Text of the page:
Timothy Jaffe v. Sedgwick Claims Management Services, Inc., No. 2:2017cv03421 - Document 18 (C.D. Cal. 2017)

Court Description: ORDER GRANTING MOTION TO DISMISS AND DENYING AS MOOT MOTION TO STRIKE 12 by Judge Otis D. Wright, II. For the reasons stated above, the Court GRANTS Sedgwick's Motion to Dismiss Plaintiffs' Complaint in its entirety and DENIES AS MOOT Sedgwick's Motion to Strike. The Motion to Dismiss is granted with leave to amend unless otherwise noted. Plaintiff must file an amended complaint within 14 days that cures the deficiencies noted in this order. Defendants response shall be due 14 days thereafter. (lom)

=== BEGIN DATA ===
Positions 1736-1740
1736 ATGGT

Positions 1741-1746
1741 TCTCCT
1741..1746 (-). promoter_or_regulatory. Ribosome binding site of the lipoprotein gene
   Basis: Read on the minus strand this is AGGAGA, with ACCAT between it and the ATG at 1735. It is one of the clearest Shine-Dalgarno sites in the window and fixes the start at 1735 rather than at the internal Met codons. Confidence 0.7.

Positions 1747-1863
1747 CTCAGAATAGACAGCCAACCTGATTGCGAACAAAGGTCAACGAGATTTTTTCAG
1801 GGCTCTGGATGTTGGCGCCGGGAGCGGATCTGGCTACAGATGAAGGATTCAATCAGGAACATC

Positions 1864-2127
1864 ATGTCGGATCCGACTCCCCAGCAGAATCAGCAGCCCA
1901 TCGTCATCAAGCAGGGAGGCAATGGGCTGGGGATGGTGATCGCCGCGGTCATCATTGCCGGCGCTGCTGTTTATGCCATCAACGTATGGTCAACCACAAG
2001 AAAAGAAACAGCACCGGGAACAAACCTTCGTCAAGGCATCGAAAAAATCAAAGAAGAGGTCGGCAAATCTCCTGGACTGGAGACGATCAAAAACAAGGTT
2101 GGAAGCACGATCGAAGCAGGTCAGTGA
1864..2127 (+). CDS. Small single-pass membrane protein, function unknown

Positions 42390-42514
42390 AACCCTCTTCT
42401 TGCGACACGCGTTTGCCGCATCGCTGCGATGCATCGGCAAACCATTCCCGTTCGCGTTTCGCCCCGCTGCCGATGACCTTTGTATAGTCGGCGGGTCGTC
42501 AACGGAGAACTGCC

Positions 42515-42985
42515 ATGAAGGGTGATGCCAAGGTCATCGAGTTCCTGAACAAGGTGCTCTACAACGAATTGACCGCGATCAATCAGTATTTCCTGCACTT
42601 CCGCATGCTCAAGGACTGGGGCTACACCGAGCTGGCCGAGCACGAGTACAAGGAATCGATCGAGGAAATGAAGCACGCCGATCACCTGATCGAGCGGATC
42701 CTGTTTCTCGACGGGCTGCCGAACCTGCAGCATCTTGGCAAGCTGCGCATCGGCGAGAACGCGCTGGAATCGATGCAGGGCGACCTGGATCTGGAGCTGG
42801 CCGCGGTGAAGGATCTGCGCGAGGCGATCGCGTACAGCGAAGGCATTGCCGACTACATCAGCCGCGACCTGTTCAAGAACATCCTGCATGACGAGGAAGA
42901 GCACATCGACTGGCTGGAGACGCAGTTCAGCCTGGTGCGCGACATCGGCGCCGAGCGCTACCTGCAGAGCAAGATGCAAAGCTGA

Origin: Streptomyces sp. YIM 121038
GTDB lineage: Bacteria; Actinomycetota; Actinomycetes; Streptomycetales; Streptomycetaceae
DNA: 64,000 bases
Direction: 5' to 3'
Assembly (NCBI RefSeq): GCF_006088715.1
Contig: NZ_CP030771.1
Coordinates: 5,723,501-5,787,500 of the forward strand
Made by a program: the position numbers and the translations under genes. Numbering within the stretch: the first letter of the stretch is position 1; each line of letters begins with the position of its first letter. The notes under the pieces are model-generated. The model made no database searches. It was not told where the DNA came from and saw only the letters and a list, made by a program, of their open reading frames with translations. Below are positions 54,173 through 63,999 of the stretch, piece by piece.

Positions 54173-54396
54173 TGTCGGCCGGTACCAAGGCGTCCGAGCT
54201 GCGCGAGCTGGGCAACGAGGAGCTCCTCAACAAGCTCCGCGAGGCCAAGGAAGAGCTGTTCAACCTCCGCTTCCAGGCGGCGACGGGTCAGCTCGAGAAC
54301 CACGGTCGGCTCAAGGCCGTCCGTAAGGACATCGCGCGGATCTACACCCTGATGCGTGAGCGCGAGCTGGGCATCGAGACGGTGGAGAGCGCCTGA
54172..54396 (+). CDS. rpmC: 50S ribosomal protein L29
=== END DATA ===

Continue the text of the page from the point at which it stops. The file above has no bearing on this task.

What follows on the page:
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Timothy Jaffe v. Sedgwick Claims Management Services, Inc. Doc. 18 O 1 2 3 4 5 6 7 8 UNITED STATES DISTRICT COURT 9 CENTRAL DISTRICT OF CALIFORNIA 10 11 TIMOTHY JAFFE, an individual Plaintiff, 12 13 14 15 16 17 Case No. 2:17-cv-03421-ODW (Ex) ORDER GRANTING MOTION TO DISMISS AND DENYING AS MOOT MOTION TO STRIKE [12] v. SEDGWICK CLAIMS MANAGEMENT SERVICES, INC., an Illinois corporation; and DOES 1-50; inclusive, Defendants, 18 19 20 21 22 23 24 25 26 27 28 Dockets.Justia.com I. 1 INTRODUCTION 2 Plaintiff Timothy Jaffe asserts eight causes of action against his former 3 employer, Defendant Sedgwick Claims Management Services, Inc. (“Sedgwick”), all 4 arising from events that occurred during Jaffe’s medical leave of absence. (Compl. 5 ¶¶ 2–17, ECF No. 1-2.) Jaffe alleges that Sedgwick failed either to engage in the 6 interactive process or to accommodate his disability, and that a Sedgwick claims 7 examiner falsely informed Jaffe that she had contacted his doctor in connection with 8 the denial of his disability claim. (Id.) Consequently, Jaffe contends that he was left 9 with no other alternative than to resign. (Id.) 10 Sedgwick now moves to dismiss claims one, two, five, six, seven, and eight 11 pursuant to Federal Rule of Civil Procedure 12(b)(6) and moves to strike from the 12 complaint all references to termination and constructive termination. (Mot. 1, 12, 13 ECF No. 12.) For the reasons discussed below, the Court GRANTS Sedgwick’s 14 Motion to Dismiss in its entirety and DENIES AS MOOT Sedgwick’s Motion to 15 Strike.1 II. 16 FACTUAL BACKGROUND 17 Jaffe started working at Sedgwick in 1996. (Compl. ¶ 7.) Due to complications 18 from job-related stress and depression, Jaffe took leave under the Family and Medical 19 Leave Act from January 13, 2015, until approximately March 24, 2015. (Id. ¶¶ 8–11.) 20 During this time, Jaffe alleges that he requested disability benefits from Sedgwick, 21 and that a Sedgwick claims examiner falsely informed him that she had contacted his 22 doctor and found insufficient evidence to support his disability claim. (Id. ¶¶ 12–14.) 23 Consequently, Jaffe was unable to receive full state disability insurance. (Id.) 24 In February 2015, subsequent to the denial of his disability benefits (and while 25 on disability leave), Jaffe alleges that he provided Sedgwick with a note stating that he 26 “was currently unable [to] return to his prior position due to his health.” (Id. ¶ 13.) 27 28 1 After considering the papers filed in connection with the Motions, the Court deemed them appropriate for decision without oral argument. Fed. R. Civ. P. 78(b); C.D. Cal. L.R. 7-15. 2 1 According to Jaffe, his supervisor responded that Sedgwick did “not have a different 2 position for him after he returned from FMLA leave.” (Id.) 3 Jaffe alleges that Sedgwick failed to engage in a good faith interactive process 4 because Sedgwick never contacted him “to see if there was some reasonable 5 accommodation that could have assisted [Jaffe] to perform the essential functions of 6 his positon.” (Id. ¶¶ 15–16.) Jaffe alleges that the fraudulent statements made by the 7 Sedgwick claims examiner in connection with the denial of his benefits and 8 Sedgwick’s failure to engage in a good faith interactive process left him with no 9 alternative other than to resign. (Id. ¶ 16.) 10 On June 12, 2017, Sedgwick moved to dismiss several claims in Jaffe’s 11 complaint for failure to state a claim pursuant to Federal Rule of Civil Procedure Rule 12 12(b)(6). (ECF No. 12.) The motion is now before this Court. 13 III. LEGAL STANDARD 14 A court may dismiss a complaint pursuant to Federal Rule of Civil Procedure 15 12(b)(6) for lack of a cognizable legal theory or insufficient facts pleaded to support 16 an otherwise cognizable legal theory. Balistreri v. Pacifica Police Dep’t, 901 F.2d 17 696, 699 (9th Cir. 1988). To survive a motion to dismiss, a complaint need only 18 satisfy the minimal notice pleading requirements of Rule 8(a)(2)—a short and plain 19 statement of the claim. Porter v. Jones, 319 F.3d 483, 494 (9th Cir. 2003). The 20 factual allegations “must be enough to raise a right to relief above the speculative 21 level . . .” Bell Atl. Corp. v. Twombly, 550 U.S. 544, 555 (2007). That is, the 22 complaint must “contain sufficient factual matter, accepted as true, to ‘state a claim to 23 relief that is plausible on its face.’” Ashcroft v. Iqbal, 556 U.S. 662, 678 (2009). 24 The determination of whether a complaint satisfies the plausibility standard is a 25 “context-specific task that requires the reviewing court to draw on its judicial 26 experience and common sense.” Id. at 679. A court is generally limited to the 27 pleadings and must construe all “factual allegations set forth in the complaint . . . as 28 true and . . . in the light most favorable” to the plaintiff. Lee v. City of L.A., 250 F.3d 3 1 668, 679 (9th Cir. 2001). But a court need not blindly accept conclusory allegations, 2 unwarranted deductions of fact, or unreasonable inferences. Sprewell v. Golden State 3 Warriors, 266 F.3d 979, 988 (9th Cir. 2001). 4 As a general rule, a court should freely give leave to amend a complaint that has 5 been dismissed, even if not requested by the plaintiff. See Fed. R. Civ. P. 15(a); 6 Lopez v. Smith, 203 F.3d 1122, 1130 (9th Cir. 2000) (en banc). However, a court may 7 deny leave to amend when it “determines that the allegation of other facts consistent 8 with the challenged pleading could not possibly cure the deficiency.” Schreiber 9 Distrib. Co. v. Serv-Well Furniture Co., Inc., 806 F.2d 1393, 1401 (9th Cir. 1986). IV. 10 DISCUSSION 11 Jaffe’s complaint advances eight causes of action: (1) retaliation in violation of 12 the Fair Employment and Housing Act, Cal. Gov’t Code § 12940 et seq. (“FEHA”); 13 (2) disability discrimination in violation of FEHA; (3) failure to accommodate in 14 violation of FEHA; (4) failure to engage in the interactive process in violation of 15 FEHA; (5) failure to prevent discrimination and harassment; (6) interference with and 16 failure to provide leave in violation of the California Family Rights Act (“CFRA”); 17 (7) wrongful constructive termination in violation of FEHA; and (8) wrongful 18 termination in violation of public policy. (ECF No. 1-2) 19 Sedgwick moves to dismiss claims one, two, five, six, seven, and eight on the 20 grounds that Jaffe fails to allege facts sufficient to state a plausible claim for 21 constructive discharge, a requirement for these causes of action. (Mot. 1.) 22 A. Retaliation 23 Jaffe’s first cause of action alleges retaliation by Sedgwick in violation of 24 Subdivision (h) of FEHA. (Compl. ¶¶ 18–24.) Sedgwick moves to dismiss Jaffe’s 25 retaliation claim on the ground that Jaffe has not alleged facts showing that he was 26 engaged in protected activity or that there was a causal link between any activity, 27 protected or otherwise, and his termination. (Mot. 8–9; Reply 8–9, ECF No. 15.) 28 Jaffe argues that his complaint sufficiently alleges that he was on protected medical 4 1 leave when Sedgwick refused to place him in another position as a form of reasonable 2 accommodation, and that shortly thereafter, Sedgwick “lied about communications” 3 with Jaffe’s doctor in connection with the denial of his benefits. (Opp’n 6, ECF No. 4 14.) Thus, Jaffe contends, he sufficiently pleaded a claim for retaliation. (Id.) 5 Under FEHA, it is unlawful “[f]or any employer . . . or person to discharge, 6 expel, or otherwise discriminate against any person because the person has opposed 7 any practices forbidden under this part or because the person has filed a complaint, 8 testified, or assisted in any proceeding under this part.” Cal. Gov’t Code § 12940(h) 9 (emphasis added). To establish a prima facie case of retaliation under FEHA, a 10 plaintiff must plead and prove that: (1) he engaged in a protected activity; (2) the 11 employer subjected him to an adverse employment action; and (3) a causal link 12 existed between his protected activity and the employer’s action. See Dawson v. 13 Entek Int’l, 630 F.3d 928, 936 (9th Cir. 2011). 14 Jaffe alleges that his request for an accommodation from Sedgwick was a 15 protected activity. (Compl. ¶ 20.) However, a request for accommodation does not 16 constitute protected activity and is insufficient to state a claim for retaliation. Nealy v. 17 City of Santa Monica, 234 Cal. App. 4th 359, 381 (2015) (holding that “protected 18 activity does not include a mere request for reasonable accommodation . . . . Without 19 more, exercising one’s rights under FEHA to request reasonable accommodation or 20 engage in the interactive process does not demonstrate some degree of opposition to 21 or protest of unlawful conduct by the employer”); Rope v. Auto-Chlor Sys. of Wash., 22 Inc., 220 Cal. App. 4th 635, 652–53 (2013) (holding that there is “no support in the 23 regulations or case law for the proposition that a mere request—or even repeated 24 requests—for an accommodation, without more, constitutes a protected activity 25 sufficient to support a claim for retaliation in violation of FEHA”). 26 The Court recognizes that effective January 1, 2016, AB 987 modified FEHA 27 such that requests for accommodation can constitute protected activity. However, this 28 amendment does not apply retroactively to Jaffe’s claim because “California courts 5 1 comply with the legal principle that unless there is an ‘express retroactivity provision, 2 a statute will not be applied retroactively unless it is very clear from extrinsic sources 3 that the Legislature . . . must have intended a retroactive application.’” Myers v. 4 Philip Morris Cos., Inc., 28 Cal. 4th 828, 841 (2002) (citations omitted). The 2016 5 amendment to FEHA does not state that it is retroactive, and Jaffe does not point to 6 any sources indicating that the Court should apply it retroactively. Jaffe’s request for 7 accommodation is therefore not a basis on which to state a claim for retaliation. 8 Further, the Court is unpersuaded by Jaffe’s argument that his disability leave, 9 the alleged misrepresentation in connection with the denial of his disability benefits, 10 and his alleged request for disability benefits are protected activities pursuant to 11 Subdivision (h). Under FEHA, “protected activity” for purposes of Subdivision (h) 12 requires some level of express opposition to the employer’s actions based on the 13 employee’s reasonable belief that some act, policy, or practice of the employer is 14 unlawful. See Yanowitz v. L’Oreal USA, Inc., 36 Cal. 4th 1028 (2005); Miller v. 15 Dep’t of Corr., 36 Cal. 4th 446 (2005); Fiat v. N. Am. Watch Corp., 2 Cal. App. 4th 16 467 (1992); Monge v. Superior Court, 176 Cal. App. 3d 503 (1986). Jaffe does not 17 allege that he expressly opposed any unlawful act, policy, or practice of Sedgwick. 18 Jaffe merely alleges that he requested an accommodation and took a medical leave of 19 absence, and cites the denial of his disability benefits as the basis for his retaliation 20 claim. (Compl. ¶ 20; Opp’n 6.) Were this sufficient, Jaffe’s definition of protected 21 activity would conflate retaliation with the failure to accommodate or engage in the 22 interactive process. See Kelley v. Corr. Corp. of Am., 750 F. Supp. 2d 1132, 1144 23 (E.D. Cal. 2010) (holding that failing to restrict adverse employment actions to those 24 in response to employee opposition “would significantly blur and perhaps obliterate 25 the distinction between an action for failure to accommodate or engage in the 26 interactive process and retaliation”). Thus, the Court holds that Jaffe failed to plead 27 facts sufficient to establish a protected activity. 28 Therefore, the Court GRANTS Sedgwick’s Motion to Dismiss as to Jaffe’s first 6 1 cause of action with leave to amend. 2 B. Constructive Termination in Violation of Public Policy and FEHA 3 Jaffe’s seventh and eight causes of action allege constructive wrongful 4 termination in violation of public policy and FEHA pursuant to California 5 Government Code section 12940(h). Jaffe bases his constructive discharge allegation 6 on: (1) the intentional misrepresentations about communications with Jaffe’s doctor 7 by a Sedgwick claims examiner in connection with the denial of Jaffe’s application for 8 disability benefits; and (2) Sedgwick’s failure to engage in a good faith interactive 9 process after Jaffe informed his supervisor the he was “unable [to] return to his prior 10 position due to his health.” (Compl. ¶¶ 12–14, 16.) Jaffe contends that these two 11 issues left him with no reasonable alternative but to resign from his employment. (Id. 12 ¶ 16.) 13 To state a claim for wrongful termination in violation of public policy, a 14 plaintiff must demonstrate that: (1) he was terminated; and (2) his dismissal violated a 15 policy that is fundamental, beneficial for the public, and embodied in a statute or 16 constitutional provision. 17 (1994). A constructive discharge may provide the basis for a wrongful termination 18 claim in violation of public policy “when the employer’s conduct effectively forces an 19 employee to resign.” Id. at 1244. Similarly, a constructive discharge can form the 20 basis of a wrongful termination claim under FEHA. See Steele v. Youthful Offender 21 Parole Bd., 162 Cal. App. 4th 1241, 1253 (2008). Turner v. Anheuser-Busch, Inc., 7 Cal. 4th 1238, 1256 22 “[T]o establish a constructive discharge, an employee must plead and prove . . . 23 that the employer either intentionally created or knowingly permitted working 24 conditions that were so intolerable or aggravated at the time of the employee’s 25 resignation that a reasonable employer would realize that a reasonable person in the 26 employee’s position would be compelled to resign.” Turner, 7 Cal. 4th at 1251. “To 27 be ‘intolerable’ or ‘aggravated,’ the employee’s working conditions must be 28 ‘sufficiently extraordinary and egregious to overcome the normal motivation of a 7 1 competent, diligent, and reasonable employee to remain on the job to earn a livelihood 2 and to serve his or her employer.”’ Steele, 162 Cal. App. 4th at 1253 (citations 3 omitted). Further, the “adverse working conditions must amount to a ‘continuous 4 pattern’ before the situation will be deemed intolerable.” Turner, 7 Cal. 4th at 1247. 5 1. Denial of Disability Benefits 6 A single misrepresentation does not establish a continuous pattern of 7 misconduct, nor is it so intolerable or aggravated that a reasonable employee in Jaffe’s 8 position would feel compelled to resign from his means of earning a livelihood. To 9 the contrary, a reasonable and diligent employee of normal motivation would respond 10 with another viable alternative, such as appealing the denial immediately, rather than 11 feeling compelled to resign months later without contest. The facts also do not 12 indicate that Sedgwick intentionally created or knowingly permitted working 13 conditions so intolerable that it was foreseeable that a reasonable person would feel 14 compelled to resign. 15 Courts have held far worse conditions insufficient to establish a constructive 16 discharge claim. See Rodriguez v. Wells Fargo Bank, Inc., No. 2:15–cv–01303– 17 KJM–CMK, 2016 WL 4595064, at *8 (E.D. Cal. Sept. 2, 2016) (holding that a 18 reasonable juror would not be able to find five racially charged jokes spanning a six- 19 month period as “sufficiently extraordinary and egregious”); Gibson v. Aro Corp., 32 20 Cal. App. 4th 1628, 1636 (1995) (holding that the “demotion of an employee or 21 criticism of his job performance—even if alleged to be unfair or outrageous— . . . 22 does not create the intolerable working conditions necessary to support a claim of 23 constructive discharge” (emphasis omitted)); Turner, 7 Cal. 4th at 1254 (holding that 24 “the mere existence of illegal conduct in the workplace does not, without more, render 25 employment conditions intolerable to a reasonable employee”). 26 Further, a misrepresentation in connection with the denial of Jaffe’s application 27 for disability benefits has little to no impact on his actual working conditions at 28 Sedgwick. At the time of the denial, Jaffe was on disability leave, not performing 8 1 work duties, and was not at his place of employment at any point between the 2 occurrence of the alleged misrepresentation and his resignation. (Compl. ¶¶ 12–14, 3 16.) Thus, the denial of benefits came when Jaffe was off work and therefore could 4 not have substantially affected his working conditions. Moreover, a one-time denial 5 of disability benefits in no way establishes a continuous pattern of employer 6 misconduct required to find the working conditions so intolerable as to support a 7 claim of constructive discharge. Therefore, the Court holds that the facts as they pertain to the denial of Jaffe’s 8 9 disability benefits are insufficient to establish constructive termination. 10 2. Failure to Engage in the Interactive Process 11 The second allegation Jaffe makes to support his claim for constructive 12 termination is that Sedgwick failed to engage in the interactive process and provide 13 him with reasonable accommodations. (Id. ¶¶ 13, 15.)2 Jaffe’s interactive process 14 claim is confined to two isolated incidents: (1) when he allegedly provided a note to 15 Sedgwick stating that he “was currently unable [to] return to his prior position due to 16 his health,” and (2) the alleged reply from Jaffe’s supervisor that Sedgwick did not 17 “have a different position for him after he returns from his FMLA leave.” (Compl. ¶ 18 13.) 19 Jaffe has not alleged any extraordinary or egregious working conditions that 20 would compel a reasonable person to resign. Nor has Jaffe alleged any unusually 21 aggravating factor or reasonable inference that the two isolated incidents were 22 motivated by Sedgwick’s desire for Jaffe to resign. Jaffe could have remained on 23 leave while appealing the denial of his disability benefits and continuing a 24 conversation with Sedgwick regarding reasonable accommodations to sustain his 25 employment. See Prilliman v. United Air Lines, Inc., 53 Cal. App. 4th 935, 950 26 (1997) (“Reasonable accommodation . . . envisions an exchange between employer 27 28 2 Jaffe also separately pleaded a substantive claim for failure to engage in the interactive process. (Id. ¶ 15.) 9 1 and employee where each seeks and shares information to achieve the best match 2 between the employee’s capabilities and available positions.”). Instead, Jaffe decided 3 to resign. (Compl. ¶ 16.) Accordingly, the Court holds that Sedgwick’s failure to 4 engage in the interactive process and denial of disability benefits as alleged in the 5 complaint—whether considered individually or together—are not sufficient to 6 establish intolerable work conditions as a matter of law. Thus, Jaffe has not pleaded 7 facts sufficient to support a claim for constructive termination. Therefore, the Court GRANTS Sedgwick’s Motion to Dismiss as to Jaffe’s 8 9 10 seventh and eighth causes of action with leave to amend. C. Disability Discrimination and Failure to Prevent Disability Discrimination 11 Jaffe’s second cause of action alleges disability discrimination, and his fifth 12 cause of action alleges failure to prevent disability discrimination, both in violation of 13 FEHA. (Compl. ¶¶ 5, 10.) Jaffe bases both claims on the allegation that Sedgwick 14 violated FEHA “by terminating [him] from his position on the basis of his disability, 15 failing to engage in the interactive process . . . and failing to provide [him] with a 16 reasonable accommodation.” (Id. ¶ 28.) The Court finds this insufficient. 17 Under FEHA, it is unlawful for an employer “to discriminate against [a] person 18 in compensation or in terms, conditions, or privileges of employment” because of 19 race, gender, or physical disability. Cal. Gov’t. Code § 12940(a). A prima facie 20 disability discrimination case requires the plaintiff to show that he: (1) suffered from a 21 disability, or was regarded as suffering from a disability; (2) could perform the 22 essential duties of the job with or without reasonable accommodations; and (3) was 23 subjected to an adverse employment action because of the disability or perceived 24 disability. Wills v. Superior Court, 195 Cal. App. 4th 143, 159–60 (2011). 25 An “adverse employment action” must be both substantial and detrimental; 26 conduct that is only minor or trivial is insufficient. See Horsford v. Bd. of Tr. of Cal. 27 State Univ., 132 Cal. App. 4th 359, 374 (2005). An “adverse employment action is 28 one that ‘materially affect[s] the compensation, terms, conditions, or privileges of . . . 10 1 employment.’” Davis v. Team Elec. Co., 520 F.3d 1080, 1089 (9th Cir. 2008). 2 Moreover, the plaintiff’s disability must have been a “substantial motivating factor” in 3 the particular employment decision. Harris v. City of Santa Monica, 56 Cal. 4th 203, 4 232 (2013). 5 through direct evidence or by offering “circumstantial evidence of discrimination that 6 tends to show that the employer’s proffered motives were not the actual motives 7 because they are inconsistent or otherwise not believable.” Achal v. Gate Gourmet, 8 Inc., 114 F. Supp. 3d 781, 801 (N.D. Cal. 2015). The plaintiff can demonstrate an employer’s discriminatory motive 9 As previously discussed, Jaffe fails to allege facts sufficient to support a claim 10 for constructive termination. Thus, Jaffe’s alleged constructive termination also does 11 not constitute an adverse employment action for the purposes of a disability 12 discrimination claim. 13 Further, contrary to Jaffe’s arguments, Jaffe did not allege in the Complaint that 14 he requested a transfer to another position or any accommodations. (See Opp’n 7; 15 Compl. ¶¶ 13–15.) 16 Sedgwick stating that he “was currently unable [to] return to his prior position due to 17 his health” and that Jaffe’s supervisor replied that Sedgwick did not “have a different 18 position for him after he returns from his FMLA leave.” 19 added).) To construe Jaffe’s single informative statement of his temporary inability to 20 return to his prior position as an explicit transfer request requiring action on the part of 21 Sedgwick is to flip the goals of each type of communication on their head—one 22 imparts information, the other requests action. Jaffe merely informed Sedgwick of the 23 temporary nature of his current situation; he was not requesting that Sedgwick take 24 any action. To make the inference that there is a request embedded in a merely 25 informational statement is thus nonsensical. In every case the Court examined, the 26 plaintiff’s transfer request for the purpose of establishing an adverse employment 27 action under FEHA involved an explicit request. See, e.g., Kortan v. State of Cal., 5 28 F. Supp. 2d 843 (1998); Akers v. Co. of San Diego, 95 Cal. App. 4th 14441 (2002). The complaint clearly alleges that Jaffe provided a note to 11 (Compl. ¶ 13 (emphases 1 Therefore, Jaffe has not adequately pleaded facts to show that he requested a transfer 2 from Sedgwick. 3 Moreover, Jaffe has alleged no facts showing any connection between 4 Sedgwick’s conduct and his disability. To state a claim, Jaffe must sufficiently plead 5 that the adverse employment actions taken against him were substantially motivated 6 by disability discrimination. Harris, 56 Cal. 4th at 232. 7 Without alleging additional facts supporting an adverse employment action or 8 the existence of direct or circumstantial evidence of discriminatory motive, Jaffe 9 cannot adequately plead his disability discrimination claim. Id. Further, failure to 10 prevent discrimination is a derivative claim predicated solely on Jaffe’s allegation of 11 disability discrimination. See Trujillo v. North Cnty. Transit Dist., 63 Cal. App. 4th 12 280, 289 (1998) (holding that “[t]here’s no logic that say an employee who has not 13 been discriminated against can sue an employer for not preventing discrimination that 14 didn’t happen, [or] for not having a policy to prevent discrimination when no 15 discrimination occurred”). Thus, Jaffe has not adequately pleaded his fifth cause of 16 action for failure to prevent disability discrimination. Therefore, the Court GRANTS Sedgwick’s Motion to Dismiss as to Jaffe’s 17 18 second and fifth causes of action with leave to amend. 19 D. Violation of CFRA 20 Jaffe’s sixth cause of action alleges that Sedgwick interfered with and failed to 21 provide leave in violation of CFRA when (1) Sedgwick terminated Jaffe in retaliation 22 for exercising his right to protected medical leave; and (2) he was denied benefits in 23 connection with Sedgwick’s alleged misrepresentation. (Compl. ¶¶ 59–60; Opp’n 7– 24 8.) Jaffe contends that both these actions were discriminatory and retaliatory in nature 25 and that Sedgwick “effectively terminated his employment when [Sedgwick] denied 26 [Jaffe] the right to return to work with accommodation.” (Opp’n 8.) 27 “[C]ourts have distinguished between two theories of recovery under the CFRA 28 and the FMLA. ‘Interference’ claims prevent employers from wrongly interfering 12 1 with employees’ approved leaves of absence, and ‘retaliation’ or ‘discrimination’ 2 claims prevent employers from terminating or otherwise taking action against 3 employees because they exercise those rights.” Richey v. AutoNation, Inc., 60 Cal. 4 4th 909, 920 (2015). 5 To plead a cause of action for interference under CFRA, a plaintiff must plead 6 facts establishing that: (1) he was entitled to CFRA leave, and (2) the employer 7 interfered with or denied those rights. Id. at 250. To establish a cause of action for 8 retaliation under CRFA, a plaintiff must plead facts establishing that: (1) the 9 defendant was an employer covered by CFRA; (2) the plaintiff was an employee 10 eligible to take CFRA leave; (3) the plaintiff exercised his right to take leave for a 11 qualifying CFRA purpose; and (4) the plaintiff suffered an adverse employment 12 action, such as a termination, fine, or suspension, because of his exercise of his right 13 to CFRA leave. Moore v. Regents of the Univ. of Cal., 248 Cal. App. 4th 216, 248 14 (2016). 15 First, there is insufficient factual support for the allegation that Sedgwick 16 retaliated against Jaffe for exercising his right to protected medical leave. As 17 discussed, the Court has determined that Jaffe has not pleaded facts sufficient to 18 support a claim of constructive termination, discrimination, or retaliation. Thus, the 19 Court holds that Jaffe’s allegation of constructive termination cannot be used to 20 support his CFRA claim. 21 Second, there is insufficient factual support for the allegation that Sedgwick 22 interfered with Jaffe’s right to CFRA leave. The Court is not persuaded that a partial 23 denial of state disability insurance benefits interfered with or resulted in the denial of 24 Jaffe taking CFRA leave. The provisions for obtaining disability benefits and for 25 obtaining CFRA leave are separate and distinct. Cal. Code Regs., tit. 2, § 11092(b). 26 While paid disability leave may be taken concurrently with CFRA leave, CFRA leave 27 does not automatically entitle the employee to benefits. Id. Thus, although the 28 employee would likely prefer to take CFRA leave and disability leave concurrently, a 13 1 denial of disability benefits in no way interferes with an employee’s right to CFRA 2 leave. Accordingly, the Court holds that the denial of Jaffe’s disability benefits is not 3 sufficient to support a claim of interference with CFRA leave. 4 Thus, Jaffe has not pleaded facts sufficient to support his claim that Sedgwick 5 interfered with and failed to provide leave in violation of CFRA. Therefore, the Court 6 GRANTS Sedgwick’s Motion to Dismiss as to Jaffe’s sixth cause of action. 7 E. Motion to Strike 8 Sedgwick moves to strike all references to termination and constructive 9 termination in paragraphs 16, 28, 29, 37, 45, 60, 68, 74, and 75 of the Complaint 10 because Jaffe has failed to state a claim for constructive termination. (Mot. 12–13.) 11 A motion to strike must involve “an insufficient defense or any redundant, immaterial, 12 impertinent, or scandalous matter.” Whittlestone, Inc. v. Handi-Craft Co., 618 F.3d 13 970, 973 (9th Cir. 2010); see Fed. R. Civ. P. 12(f). Immaterial matter “has no 14 essential or important relationship to the claim for relief or the defenses being 15 pleaded.” Fantasy, Inc. v. Fogerty, 984 F.2d 1524, 1527 (9th Cir. 1993), rev’d on 16 other grounds, 510 U.S. 517 (1994). Impertinent matter is defined as “statements that 17 do not pertain, and are not necessary, to the issues in question.” Id. “With a motion to 18 strike, just as with a motion to dismiss, the court should view the pleading in the light 19 most favorable to the nonmoving party.” Platte Anchor Bolt, Inc. v. IHI, Inc., 352 F. 20 Supp. 2d 1048, 1057 (N.D. Cal. 2004). 21 Sedgwick’s motion to strike all references to termination and constructive 22 termination is essentially moot in light of the Court’s ruling on the motion to dismiss. 23 Therefore, the Court DENIES AS MOOT Sedgwick’s motion to strike. 24 V. CONCLUSION 25 For the reasons stated above, the Court GRANTS Sedgwick’s Motion to 26 Dismiss Plaintiffs’ Complaint in its entirety and DENIES AS MOOT Sedgwick’s 27 Motion to Strike. The Motion to Dismiss is granted with leave to amend unless 28 otherwise noted. Plaintiff must file an amended complaint within 14 days that cures 14 1 the deficiencies noted in this order. Defendant’s response shall be due 14 days 2 thereafter. 3 4 IT IS SO ORDERED. 5 6 July 24, 2017 7 8 9 ____________________________________ OTIS D. WRIGHT, II UNITED STATES DISTRICT JUDGE 10 11 12 13 14 15 16 17 18 19 20 21 22 23 24 25 26 27 28 15